Author Topic: Bullet Bobbers!  (Read 183 times)

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axman88

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on: February 13, 2020, 08:59:20 pm
I started a discussion along the lines of "Why are Bobbers Popular?" in a general motorcycle forum I spend a little time in, and suddenly realized what a science teacher in the Bible Belt must feel like on the day after they send the kids home with an assignment on evolution.  Let's just say, the older rider does not particularly care for Bobbers.

In the process of trying to put into words what I personally enjoy about Bobber motorcycles, I came across this bit of video: 
    https://www.youtube.com/watch?v=IcGUIVH1dU8

Two Englishmen in India, having what looks like one hell of a great time on what I would call "Bullet Bobbers".

I don't anticipate a lot of positive response here, but to me, that sort of riding looks like a LOT of fun.  I love how minimal their machines are, wheel, engine, seat, wheel.  Nothing fussy or fancy or classic or chrome.  If you drop it, there's nothing left to get scratched up.   A part breaks off, just snip off a new piece of baling wire and get on with living.

It occurred to me that with a bike that low and that lean, if you get into a bit of a spot, you just drop your flip flops off the forward pegs and let the bike go its own way.  With not much of anything behind you, mounts and dismounts are quick and easy.

Being as I am, I looked deeper, and found a couple of sites selling used bikes in India.  It appears that a guy could easily get himself a weary old CI Bullet to chop up, plus a new set of bearings, valves, oversize piston and gasket set, and still get change back from his 35,000 Rupees.  ( ~ $500)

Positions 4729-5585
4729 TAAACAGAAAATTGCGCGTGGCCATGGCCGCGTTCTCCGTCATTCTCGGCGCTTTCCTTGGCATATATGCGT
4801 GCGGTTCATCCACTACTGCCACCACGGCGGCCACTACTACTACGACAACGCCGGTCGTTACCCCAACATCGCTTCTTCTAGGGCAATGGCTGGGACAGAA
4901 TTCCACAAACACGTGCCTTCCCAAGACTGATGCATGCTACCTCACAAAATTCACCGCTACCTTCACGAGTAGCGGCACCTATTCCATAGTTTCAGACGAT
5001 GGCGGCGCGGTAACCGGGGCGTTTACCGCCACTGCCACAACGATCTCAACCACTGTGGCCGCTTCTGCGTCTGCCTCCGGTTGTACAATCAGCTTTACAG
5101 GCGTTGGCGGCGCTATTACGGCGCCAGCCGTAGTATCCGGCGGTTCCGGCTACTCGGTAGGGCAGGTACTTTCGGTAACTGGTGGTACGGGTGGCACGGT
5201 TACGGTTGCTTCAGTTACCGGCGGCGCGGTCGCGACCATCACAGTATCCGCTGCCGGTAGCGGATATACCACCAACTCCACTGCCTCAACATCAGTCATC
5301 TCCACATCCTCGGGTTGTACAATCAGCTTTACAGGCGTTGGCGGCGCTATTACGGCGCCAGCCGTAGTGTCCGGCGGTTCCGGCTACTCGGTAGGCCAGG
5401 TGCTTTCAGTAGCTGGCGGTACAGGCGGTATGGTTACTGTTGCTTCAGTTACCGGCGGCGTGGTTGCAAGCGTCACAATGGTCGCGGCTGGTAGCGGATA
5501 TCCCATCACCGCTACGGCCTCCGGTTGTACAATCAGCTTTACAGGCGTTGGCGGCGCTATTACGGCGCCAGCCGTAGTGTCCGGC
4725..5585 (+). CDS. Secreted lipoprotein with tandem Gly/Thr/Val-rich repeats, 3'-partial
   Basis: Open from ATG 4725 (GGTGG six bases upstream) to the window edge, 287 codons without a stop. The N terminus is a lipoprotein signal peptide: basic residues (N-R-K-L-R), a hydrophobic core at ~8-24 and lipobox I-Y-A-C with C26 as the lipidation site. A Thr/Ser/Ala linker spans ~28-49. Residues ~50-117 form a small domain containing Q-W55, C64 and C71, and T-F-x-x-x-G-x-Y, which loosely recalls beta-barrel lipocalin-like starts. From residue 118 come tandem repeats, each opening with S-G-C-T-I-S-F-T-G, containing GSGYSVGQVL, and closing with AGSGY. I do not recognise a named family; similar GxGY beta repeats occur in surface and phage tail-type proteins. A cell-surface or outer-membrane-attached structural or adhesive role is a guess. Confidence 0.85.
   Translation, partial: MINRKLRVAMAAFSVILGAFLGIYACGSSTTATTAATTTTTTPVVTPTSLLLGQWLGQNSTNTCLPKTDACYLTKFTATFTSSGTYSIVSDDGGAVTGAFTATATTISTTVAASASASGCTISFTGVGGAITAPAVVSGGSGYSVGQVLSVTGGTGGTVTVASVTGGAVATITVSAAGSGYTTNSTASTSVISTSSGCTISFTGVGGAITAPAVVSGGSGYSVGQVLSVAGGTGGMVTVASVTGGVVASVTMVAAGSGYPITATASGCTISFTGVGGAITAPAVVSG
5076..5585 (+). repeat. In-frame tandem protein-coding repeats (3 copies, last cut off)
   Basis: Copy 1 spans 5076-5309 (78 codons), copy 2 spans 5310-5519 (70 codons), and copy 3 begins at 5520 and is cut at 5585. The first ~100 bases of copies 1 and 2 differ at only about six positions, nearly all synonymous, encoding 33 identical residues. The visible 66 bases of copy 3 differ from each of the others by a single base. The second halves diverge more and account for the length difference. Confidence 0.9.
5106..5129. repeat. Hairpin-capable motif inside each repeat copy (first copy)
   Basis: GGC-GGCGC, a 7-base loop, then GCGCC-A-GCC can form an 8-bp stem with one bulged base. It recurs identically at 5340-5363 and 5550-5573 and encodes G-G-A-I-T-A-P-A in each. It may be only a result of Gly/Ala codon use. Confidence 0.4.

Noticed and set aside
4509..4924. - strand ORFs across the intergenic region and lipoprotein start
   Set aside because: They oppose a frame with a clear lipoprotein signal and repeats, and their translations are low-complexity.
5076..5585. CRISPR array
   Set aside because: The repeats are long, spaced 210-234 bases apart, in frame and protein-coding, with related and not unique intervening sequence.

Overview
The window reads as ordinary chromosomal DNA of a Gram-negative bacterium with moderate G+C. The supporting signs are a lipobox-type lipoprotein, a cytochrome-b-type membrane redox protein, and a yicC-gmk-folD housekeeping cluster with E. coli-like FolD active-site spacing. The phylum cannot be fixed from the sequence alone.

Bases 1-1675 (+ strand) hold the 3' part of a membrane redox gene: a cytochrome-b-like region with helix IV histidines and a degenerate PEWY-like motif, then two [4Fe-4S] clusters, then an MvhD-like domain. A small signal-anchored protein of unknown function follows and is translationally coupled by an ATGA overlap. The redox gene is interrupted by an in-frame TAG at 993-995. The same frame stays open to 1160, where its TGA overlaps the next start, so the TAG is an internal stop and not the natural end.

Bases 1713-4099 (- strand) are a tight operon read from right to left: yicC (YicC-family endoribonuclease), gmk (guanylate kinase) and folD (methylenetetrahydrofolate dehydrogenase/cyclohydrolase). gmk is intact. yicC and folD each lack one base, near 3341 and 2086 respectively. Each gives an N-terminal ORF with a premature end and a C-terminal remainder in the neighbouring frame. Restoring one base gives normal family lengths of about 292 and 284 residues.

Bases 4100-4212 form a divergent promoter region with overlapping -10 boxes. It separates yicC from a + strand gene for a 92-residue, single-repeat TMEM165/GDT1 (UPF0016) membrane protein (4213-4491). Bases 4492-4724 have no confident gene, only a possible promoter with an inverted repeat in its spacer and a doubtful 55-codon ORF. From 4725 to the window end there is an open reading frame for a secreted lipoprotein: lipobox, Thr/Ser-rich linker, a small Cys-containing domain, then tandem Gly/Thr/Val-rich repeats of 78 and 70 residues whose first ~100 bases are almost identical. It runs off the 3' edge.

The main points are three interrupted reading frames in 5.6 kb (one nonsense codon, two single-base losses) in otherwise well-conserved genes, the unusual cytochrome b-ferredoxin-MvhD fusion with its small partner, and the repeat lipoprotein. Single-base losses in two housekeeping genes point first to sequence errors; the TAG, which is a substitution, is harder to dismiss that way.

What do you guys think?  Blasphemy or a Blast?


cyrusb

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Reply #1 on: February 13, 2020, 10:10:08 pm
Let me break the ice. Not Blasphemy, But not me. It reminds me of the junk we put together as kids. Now that" Man Bun" THATS Blasphemy! AND...Riding that crap half naked in India just begs two words, Staph Infection. But yeah, other than that...
« Last Edit: February 14, 2020, 05:19:58 pm by cyrusb »
2005E Fixed and or Replaced: ignition, fenders,chainguard,wires,carb,headlight,seat,tailight,sprockets,chain,shocks,fork springs, exhaust system, horn,shifter,clutch arm, trafficators.


Ove

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Reply #2 on: February 14, 2020, 08:57:23 am
I like them. To build one properly takes a bit of skill. Some of us bolt aftermarket stuff on and make the bike heavier and lose the character of the original, almost like we should have bought a different bike. For me, this celebrates the essence of the bike, it's engine. I also like the look though. Each to their own. There's enough of them to go round!


Bilgemaster

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Reply #3 on: February 14, 2020, 12:12:31 pm